The International Consortium on Agricultural Biotechnology Research (ICABR)

Non technical abstract

A study of European Private Law from the Intellectual Property Law standpoint

Franco S. Toni di Cigoli
Pontifical Lateran University

Plater College, Oxford 

The paper is in seven parts and deals with the issues concerning agricultural biotechnology products. The intention is to focus on the Patent Law as an element of the Intellectual Property Law, in the part called “industrial”. Certainly this law must be approached as a component of that portion of the law called Private Law, which can be qualified as International, European or National by its different sources. In this context we want to assign priority to European sources with the objective to give a contribution to the building of European Private Law.

Therefore, if we consider the Community Law, a privileged reference must be made to a specific Directive, 98/44/EC of July 6, 1998, in general, on the legal protection of biotechnological inventions and, in particular, on the patentability of inventions relating to plants and animals.

The first part is the present introduction. It explains the juridical path of this specific study on the European legal order, with the purpose of attempting a collocation of the biotechnological invention Patent Law in the Private Law theory.

In the second part preliminary considerations to draft the object, the means and the methodological positioning are given. This is necessary in order to establish the juridical boundaries within which the topics of this paper are outlined.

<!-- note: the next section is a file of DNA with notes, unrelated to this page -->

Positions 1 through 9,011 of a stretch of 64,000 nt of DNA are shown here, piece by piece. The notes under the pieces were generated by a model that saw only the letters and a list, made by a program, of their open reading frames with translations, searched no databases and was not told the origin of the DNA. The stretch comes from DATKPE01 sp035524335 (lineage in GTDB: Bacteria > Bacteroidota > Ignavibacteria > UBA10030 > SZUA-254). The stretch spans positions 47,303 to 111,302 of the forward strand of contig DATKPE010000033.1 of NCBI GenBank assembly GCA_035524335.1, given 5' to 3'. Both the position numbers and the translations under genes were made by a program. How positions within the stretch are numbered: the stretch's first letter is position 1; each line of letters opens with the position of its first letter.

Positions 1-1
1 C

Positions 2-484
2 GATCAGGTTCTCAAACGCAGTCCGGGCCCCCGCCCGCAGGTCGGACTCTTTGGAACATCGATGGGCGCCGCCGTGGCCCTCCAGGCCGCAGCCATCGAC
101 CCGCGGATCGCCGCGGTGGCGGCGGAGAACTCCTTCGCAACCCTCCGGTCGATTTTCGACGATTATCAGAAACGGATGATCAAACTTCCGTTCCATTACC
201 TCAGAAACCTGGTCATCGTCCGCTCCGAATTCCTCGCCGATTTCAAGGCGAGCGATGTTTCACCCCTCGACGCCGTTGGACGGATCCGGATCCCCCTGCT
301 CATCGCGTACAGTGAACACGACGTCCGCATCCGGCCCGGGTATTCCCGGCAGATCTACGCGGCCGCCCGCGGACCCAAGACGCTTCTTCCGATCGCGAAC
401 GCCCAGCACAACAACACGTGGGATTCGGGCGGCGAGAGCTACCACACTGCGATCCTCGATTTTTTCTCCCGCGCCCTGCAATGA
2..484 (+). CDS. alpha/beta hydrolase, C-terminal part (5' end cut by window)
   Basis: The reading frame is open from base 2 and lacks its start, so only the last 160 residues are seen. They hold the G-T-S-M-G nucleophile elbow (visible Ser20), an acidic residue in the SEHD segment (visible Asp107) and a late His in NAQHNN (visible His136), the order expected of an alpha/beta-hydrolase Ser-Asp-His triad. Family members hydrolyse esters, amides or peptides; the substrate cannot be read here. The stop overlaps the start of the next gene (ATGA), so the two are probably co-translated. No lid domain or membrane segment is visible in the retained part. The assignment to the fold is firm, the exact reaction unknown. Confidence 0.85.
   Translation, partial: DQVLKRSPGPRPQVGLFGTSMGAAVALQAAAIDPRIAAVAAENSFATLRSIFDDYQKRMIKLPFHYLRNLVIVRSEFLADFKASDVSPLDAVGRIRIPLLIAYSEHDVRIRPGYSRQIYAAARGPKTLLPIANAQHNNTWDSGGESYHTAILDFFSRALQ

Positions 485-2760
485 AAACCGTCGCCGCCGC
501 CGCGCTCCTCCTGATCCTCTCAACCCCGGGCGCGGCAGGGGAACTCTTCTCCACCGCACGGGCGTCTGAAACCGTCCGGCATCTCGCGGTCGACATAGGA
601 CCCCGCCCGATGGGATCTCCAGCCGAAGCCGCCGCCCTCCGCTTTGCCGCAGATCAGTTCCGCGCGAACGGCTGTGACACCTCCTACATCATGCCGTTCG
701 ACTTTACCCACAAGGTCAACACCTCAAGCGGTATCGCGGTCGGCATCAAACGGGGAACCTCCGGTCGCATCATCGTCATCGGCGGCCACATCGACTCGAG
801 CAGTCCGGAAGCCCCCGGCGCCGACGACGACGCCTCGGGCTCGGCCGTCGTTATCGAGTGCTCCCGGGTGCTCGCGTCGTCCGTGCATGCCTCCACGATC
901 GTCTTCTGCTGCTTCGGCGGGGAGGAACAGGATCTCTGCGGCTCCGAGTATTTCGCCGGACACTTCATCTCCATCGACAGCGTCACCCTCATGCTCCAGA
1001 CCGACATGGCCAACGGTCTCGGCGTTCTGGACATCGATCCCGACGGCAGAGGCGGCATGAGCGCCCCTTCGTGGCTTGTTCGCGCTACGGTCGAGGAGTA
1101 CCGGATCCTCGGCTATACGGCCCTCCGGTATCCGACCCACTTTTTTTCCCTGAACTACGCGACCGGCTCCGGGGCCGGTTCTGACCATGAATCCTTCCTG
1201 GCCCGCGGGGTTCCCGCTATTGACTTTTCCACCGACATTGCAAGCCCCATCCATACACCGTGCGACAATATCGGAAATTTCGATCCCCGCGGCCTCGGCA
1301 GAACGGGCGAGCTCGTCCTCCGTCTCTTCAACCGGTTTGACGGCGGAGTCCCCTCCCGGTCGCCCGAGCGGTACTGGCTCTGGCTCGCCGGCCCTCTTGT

In the four parts which follow we discuss some of the core matters concerning agricultural biotechnology and Patent Law.

The third part privileges themes related to approximation with a view to harmonise the differences in the national laws belonging to each European member state with the aspiration to support, favour and benefit the functioning of the Common Market. This process must take place both 1.a) within the framework of and in accordance with the general provisions of Patent Law provided by the European Patent Convention, which aims at offering common patent protection throughout the signatory states already covered by their own national patent system, and 1.b) the international Trade Related Aspects of Intellectual Property Rights agreement, denominated TRIPs, which sets minimum standards for Intellectual Property Law in member countries of the World Trade Organisation.

The forth part privileges juridical-ethical themes. It outlines how merely ethical aspects become juridically relevant because of the choice and by the qualification of the European legislator. This produces a compendium of the exceptions to patentability, relevant to biotechnology products of animal and vegetable origin.

The fifth part deals with themes related to the juridical mechanism of patentability. This part shows how the Directive, 98/44/EC of July 6, 1998 has established, regards to agricultural biotechnologies, what is patentable and with which procedures, consequentially specifying what is authorised, what is limited and what is possible in order to give legal protection to the inventions.

The sixth part privileges themes related to the guaranteed access, to the exclusive right granted by a patent and to the derogation of this right in the exercise of the agricultural activity and in favour of the farmer, all of which give special character to this rising patent law.

Finally, the seventh part contains some conclusions which draft the European legal course to the Patent Law in the field of agricultural biotechnology as a constituent of the building of European Private Law from the Intellectual Property Law standpoint

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